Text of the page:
How do those subsidies compare to others found in Western markets?
Every country has its own strategy on subsidies, but there are certainly benefits being made available to tech players around the world. In Sweden for example, home to Ericsson, the Swedish Export Credit Corporation provides export buyer’s credit. In Finland, another large telecoms and technology market, trade finance is again offered through Finnvera—a Finnish state-owned financing company.
Do Chinese companies also benefit from export financing at home?
China Development Bank do offer export financing to entitled companies, like some of our overseas clients. But it’s worth noting that in China, the export credits are in the form of loans that must be repaid with interest on customary market terms. There is also no indication that the credit lines accessible to Huawei’s customers, for example, provide Huawei an unfair competitive advantage relative to its peers.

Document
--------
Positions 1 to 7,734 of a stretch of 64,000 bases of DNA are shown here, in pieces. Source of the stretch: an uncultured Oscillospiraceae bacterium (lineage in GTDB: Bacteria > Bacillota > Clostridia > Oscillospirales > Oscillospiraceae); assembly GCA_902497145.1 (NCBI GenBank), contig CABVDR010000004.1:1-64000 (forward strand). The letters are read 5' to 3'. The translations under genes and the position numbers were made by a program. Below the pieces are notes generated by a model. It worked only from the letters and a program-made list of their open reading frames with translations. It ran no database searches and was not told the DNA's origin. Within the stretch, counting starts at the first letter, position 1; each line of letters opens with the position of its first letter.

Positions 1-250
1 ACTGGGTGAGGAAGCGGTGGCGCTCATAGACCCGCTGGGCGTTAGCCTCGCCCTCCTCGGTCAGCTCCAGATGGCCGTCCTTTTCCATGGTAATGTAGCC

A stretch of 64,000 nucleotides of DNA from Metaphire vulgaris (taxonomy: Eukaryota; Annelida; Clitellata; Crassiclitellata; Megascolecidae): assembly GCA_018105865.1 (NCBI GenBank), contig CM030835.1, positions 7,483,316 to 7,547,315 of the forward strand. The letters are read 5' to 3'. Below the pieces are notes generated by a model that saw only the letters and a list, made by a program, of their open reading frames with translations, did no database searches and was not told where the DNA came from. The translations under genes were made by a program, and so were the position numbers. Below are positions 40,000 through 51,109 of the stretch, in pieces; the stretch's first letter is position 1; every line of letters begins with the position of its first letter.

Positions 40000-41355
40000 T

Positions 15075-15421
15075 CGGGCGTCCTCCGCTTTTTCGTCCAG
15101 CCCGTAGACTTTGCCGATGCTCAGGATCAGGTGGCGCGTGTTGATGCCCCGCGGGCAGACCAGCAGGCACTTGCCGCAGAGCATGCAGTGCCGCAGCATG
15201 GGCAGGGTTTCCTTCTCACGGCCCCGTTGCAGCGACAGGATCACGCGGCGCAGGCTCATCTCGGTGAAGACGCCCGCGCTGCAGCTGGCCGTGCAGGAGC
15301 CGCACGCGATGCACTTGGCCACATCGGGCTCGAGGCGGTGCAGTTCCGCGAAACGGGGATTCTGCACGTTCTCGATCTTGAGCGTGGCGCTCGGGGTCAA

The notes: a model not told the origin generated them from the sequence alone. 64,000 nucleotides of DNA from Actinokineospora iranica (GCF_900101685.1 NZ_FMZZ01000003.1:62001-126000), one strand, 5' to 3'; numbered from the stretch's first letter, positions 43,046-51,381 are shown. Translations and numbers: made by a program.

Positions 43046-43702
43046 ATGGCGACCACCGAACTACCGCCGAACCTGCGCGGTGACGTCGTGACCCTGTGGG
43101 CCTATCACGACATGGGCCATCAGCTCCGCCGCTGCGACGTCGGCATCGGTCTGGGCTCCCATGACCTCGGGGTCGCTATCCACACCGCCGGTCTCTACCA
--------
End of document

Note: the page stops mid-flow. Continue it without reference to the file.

So in the case of Huawei, what role do subsidies play in your business?
We firmly believe that success comes from a dedication to and intensive investment in R&D over the long term. While we are afforded the same subsidy considerations as many other technology companies operating in China—including foreign entities—we do not receive any unique or special subsidies from the Chinese government. Nearly all of Huawei’s working capital primarily comes from its own business operations and external financing. Huawei’s external financing follows all market rules, and its cost of debt aligns with market standards.